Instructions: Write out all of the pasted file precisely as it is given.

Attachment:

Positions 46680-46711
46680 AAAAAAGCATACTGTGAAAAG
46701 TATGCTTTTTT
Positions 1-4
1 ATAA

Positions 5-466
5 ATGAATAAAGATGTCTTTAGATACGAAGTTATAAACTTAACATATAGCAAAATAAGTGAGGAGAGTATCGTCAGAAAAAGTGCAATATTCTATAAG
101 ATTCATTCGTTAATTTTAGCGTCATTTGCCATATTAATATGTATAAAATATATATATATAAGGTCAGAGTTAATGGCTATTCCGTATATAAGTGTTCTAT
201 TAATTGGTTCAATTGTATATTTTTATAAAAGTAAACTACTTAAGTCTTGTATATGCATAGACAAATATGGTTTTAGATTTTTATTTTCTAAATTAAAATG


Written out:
Positions 46680-46711
46680 AAAAAAGCATACTGTGAAAAG
46701 TATGCTTTTTT
Positions 1-4
1 ATAA

Positions 5-466
5 ATGAATAAAGATGTCTTTAGATACGAAGTTATAAACTTAACATATAGCAAAATAAGTGAGGAGAGTATCGTCAGAAAAAGTGCAATATTCTATAAG
101 ATTCATTCGTTAATTTTAGCGTCATTTGCCATATTAATATGTATAAAATATATATATATAAGGTCAGAGTTAATGGCTATTCCGTATATAAGTGTTCTAT
201 TAATTGGTTCAATTGTATATTTTTATAAAAGTAAACTACTTAAGTCTTGTATATGCATAGACAAATATGGTTTTAGATTTTTATTTTCTAAATTAAAATG